By Breanna Lathrop
At the clinic, we are regularly asked by patients to complete paperwork to assist with social supports. Paperwork for handicap stickers, half-fare public transportation cards, rent relief, affordable housing eligibility, and the list goes on. Sometimes we know the patient well and other times we are just meeting. However, it always feels odd to me, as the health care provider, to be gatekeeper between a person and a needed social service. The paperwork always contains long definitions and criteria along with message about all the consequences I will face (fines, jail, loss of license) if I give false report. The more I fill out these types of things the more bazar and frustrating the entire operation feels.
Let’s start with the half-fare public transportation card. This card enables a person to get a bus or train ride for $1.75 instead of $2.50. It eases the financial burden of public transit slightly, increasing their ability to get where they need to go. The form provides a list of medical conditions from which I can choose that would qualify the person to receive this coveted card. The form clearly states that the criteria for qualification is based on diagnosis NOT income. In other words, you can make a million dollars a year and have heart failure and you can get a half-fare card. You can be working multiple part-time minimum wage jobs on opposite sides of the city and living in severe poverty but if you are not sick, no half-fare card. It seems to me that people suffering from severe poverty are in the most need of transportation assistance. In addition, activities that help people get out of poverty such as furthering their education, obtaining consistent employment, and securing childcare so they can work, are all heavily dependent on having transportation. The form is missing the box where I can say, “my patient doesn’t have a qualifying diagnosis yet if he can’t get to the health center to manage his diabetes or the store to buy food, he will have heart disease or kidney disease in another year.” Or maybe a box that says, “employment providing a livable wage is essential to good health and my patient can’t start a job because she has no transportation to get to the job.” I keep checking but these boxes aren’t on there yet. You just have to get sick enough so you can get some help with transportation.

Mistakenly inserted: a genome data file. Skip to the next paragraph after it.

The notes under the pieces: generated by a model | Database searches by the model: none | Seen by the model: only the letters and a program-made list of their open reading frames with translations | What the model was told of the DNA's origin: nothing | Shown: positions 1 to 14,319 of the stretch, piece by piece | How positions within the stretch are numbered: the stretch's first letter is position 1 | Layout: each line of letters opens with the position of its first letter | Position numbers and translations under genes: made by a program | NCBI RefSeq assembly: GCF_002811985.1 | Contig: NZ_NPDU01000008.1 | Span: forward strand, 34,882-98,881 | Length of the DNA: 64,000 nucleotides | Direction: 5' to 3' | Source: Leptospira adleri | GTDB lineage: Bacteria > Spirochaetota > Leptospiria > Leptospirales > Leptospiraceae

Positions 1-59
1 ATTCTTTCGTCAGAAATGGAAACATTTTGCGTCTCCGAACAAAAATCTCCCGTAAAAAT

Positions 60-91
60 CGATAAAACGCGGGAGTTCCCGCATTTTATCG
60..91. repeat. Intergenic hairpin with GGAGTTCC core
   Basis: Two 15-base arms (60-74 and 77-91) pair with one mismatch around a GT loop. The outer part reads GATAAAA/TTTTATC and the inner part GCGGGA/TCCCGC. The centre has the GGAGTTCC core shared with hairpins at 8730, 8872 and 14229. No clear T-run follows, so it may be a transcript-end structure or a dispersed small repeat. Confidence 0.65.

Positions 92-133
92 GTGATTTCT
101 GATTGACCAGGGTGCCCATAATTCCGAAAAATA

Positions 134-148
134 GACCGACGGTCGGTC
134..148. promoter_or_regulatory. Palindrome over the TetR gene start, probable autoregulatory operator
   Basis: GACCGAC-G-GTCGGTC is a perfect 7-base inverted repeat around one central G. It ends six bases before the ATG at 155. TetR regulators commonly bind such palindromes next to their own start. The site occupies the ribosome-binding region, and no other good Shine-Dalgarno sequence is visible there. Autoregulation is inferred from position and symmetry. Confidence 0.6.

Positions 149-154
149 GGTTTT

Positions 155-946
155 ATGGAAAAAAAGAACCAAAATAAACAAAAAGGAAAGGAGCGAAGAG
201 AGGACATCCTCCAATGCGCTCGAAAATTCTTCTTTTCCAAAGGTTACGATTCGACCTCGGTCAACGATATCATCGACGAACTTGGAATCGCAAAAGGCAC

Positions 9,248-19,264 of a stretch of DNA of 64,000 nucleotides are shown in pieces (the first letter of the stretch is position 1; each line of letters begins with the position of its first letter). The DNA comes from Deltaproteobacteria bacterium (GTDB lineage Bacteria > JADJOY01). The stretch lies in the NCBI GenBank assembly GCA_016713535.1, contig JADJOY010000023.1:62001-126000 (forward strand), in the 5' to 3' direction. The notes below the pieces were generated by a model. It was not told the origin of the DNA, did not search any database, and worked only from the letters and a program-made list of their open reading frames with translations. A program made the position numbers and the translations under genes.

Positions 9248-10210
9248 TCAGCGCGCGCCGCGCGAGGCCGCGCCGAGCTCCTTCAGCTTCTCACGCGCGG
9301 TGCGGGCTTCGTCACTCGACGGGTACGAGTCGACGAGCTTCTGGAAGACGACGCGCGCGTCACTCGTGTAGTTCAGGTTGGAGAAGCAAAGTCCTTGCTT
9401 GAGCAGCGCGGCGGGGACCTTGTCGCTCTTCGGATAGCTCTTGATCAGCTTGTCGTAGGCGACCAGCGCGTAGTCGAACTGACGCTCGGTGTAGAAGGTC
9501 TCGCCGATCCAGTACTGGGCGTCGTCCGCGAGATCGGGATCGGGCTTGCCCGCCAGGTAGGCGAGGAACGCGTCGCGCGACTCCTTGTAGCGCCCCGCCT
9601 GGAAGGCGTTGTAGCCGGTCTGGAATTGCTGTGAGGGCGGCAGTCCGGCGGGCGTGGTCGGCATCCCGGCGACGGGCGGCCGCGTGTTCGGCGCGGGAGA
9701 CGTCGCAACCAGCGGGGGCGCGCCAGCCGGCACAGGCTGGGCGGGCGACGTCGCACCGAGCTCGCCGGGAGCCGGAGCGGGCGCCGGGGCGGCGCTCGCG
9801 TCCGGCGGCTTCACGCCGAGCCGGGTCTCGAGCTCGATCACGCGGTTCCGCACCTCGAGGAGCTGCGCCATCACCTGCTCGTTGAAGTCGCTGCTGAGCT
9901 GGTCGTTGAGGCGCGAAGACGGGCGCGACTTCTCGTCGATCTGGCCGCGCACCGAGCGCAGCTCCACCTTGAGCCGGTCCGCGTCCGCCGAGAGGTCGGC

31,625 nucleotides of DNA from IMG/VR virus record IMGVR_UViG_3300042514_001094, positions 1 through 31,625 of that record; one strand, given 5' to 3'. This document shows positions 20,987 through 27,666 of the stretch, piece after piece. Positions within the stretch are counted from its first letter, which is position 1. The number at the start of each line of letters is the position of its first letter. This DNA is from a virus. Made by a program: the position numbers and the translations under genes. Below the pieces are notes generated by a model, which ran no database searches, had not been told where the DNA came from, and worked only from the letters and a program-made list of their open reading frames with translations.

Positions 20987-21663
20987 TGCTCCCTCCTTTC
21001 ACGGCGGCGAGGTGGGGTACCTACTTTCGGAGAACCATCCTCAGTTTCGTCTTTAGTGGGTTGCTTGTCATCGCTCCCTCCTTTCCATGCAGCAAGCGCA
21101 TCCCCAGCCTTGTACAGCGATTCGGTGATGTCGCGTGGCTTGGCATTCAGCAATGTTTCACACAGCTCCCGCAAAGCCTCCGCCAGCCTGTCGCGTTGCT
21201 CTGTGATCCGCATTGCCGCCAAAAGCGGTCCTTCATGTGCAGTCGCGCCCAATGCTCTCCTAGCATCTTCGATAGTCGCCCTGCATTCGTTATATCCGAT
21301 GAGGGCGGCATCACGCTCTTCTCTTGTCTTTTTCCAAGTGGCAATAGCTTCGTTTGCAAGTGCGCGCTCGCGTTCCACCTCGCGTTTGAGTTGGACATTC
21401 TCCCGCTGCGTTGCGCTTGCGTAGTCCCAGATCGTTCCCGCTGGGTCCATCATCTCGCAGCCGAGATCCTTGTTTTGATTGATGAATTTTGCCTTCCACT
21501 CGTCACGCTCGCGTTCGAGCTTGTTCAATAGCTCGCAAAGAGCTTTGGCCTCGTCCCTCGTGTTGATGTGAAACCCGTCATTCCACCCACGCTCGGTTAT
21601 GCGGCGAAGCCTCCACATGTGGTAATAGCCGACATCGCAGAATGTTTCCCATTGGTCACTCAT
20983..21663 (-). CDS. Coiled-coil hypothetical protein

The housing forms are even worse. Here we are asked to certify that the patient has a mental health diagnosis that precludes them from employment. After a paragraph of threats, which I’m pretty sure includes torture, providers are asked to make a judgment call about whether or not a patient deserves housing assistance based on the severity of their diagnosis. What!? I need a box that says, “It’s hard to know whether this person suffers from chronic depression or if she is depressed because she has been sleeping outside for the last three months.” Or maybe, “This person can probably work again someday but right now he has been in five different shelters over the last six months, been in the ER three times for violent assaults, and doesn’t know how he is going to eat tomorrow. Could you work in these conditions?”
These forms also like to remind me that substance abuse disorder is not a qualifying mental health disorder. If they are going to get assistance they are going to need another mental health condition along with substance abuse disorder. Here I want to write, “do you have any idea how I can accurately diagnosis someone with bipolar disorder or schizophrenia when they are actively using drugs? It’s not possible. In fact, the DSM-5 diagnostic criteria for schizophrenia actually states the diagnosis can only be made when the individual is not under the influence of substances.” Despite our growing understanding of addiction as a disease, it’s still not a disease worthy of housing assistance.
I certainly understand the need for appropriate documentation and the correct allocation of limited funds. Yet, as I sit with patients and hear their stories, I often wonder if our policies are designed with real people in mind. It feels like help, whether with transportation, housing, or even health care, often comes with a long list of conditions and expectations. Is there ever a place and time when someone deserves help simply because life is really hard?
The work I do is often described as part of the “safety-net,” a collection of health and social serves designed for those who are vulnerable and plummeting toward rock bottom. I often find that our nation’s policies around “safety-net” structures function more like a mattress. They will soften the landing and give you a few inches boost if you are going to try to climb back up, but you’re going to have to fall a long way to reach it.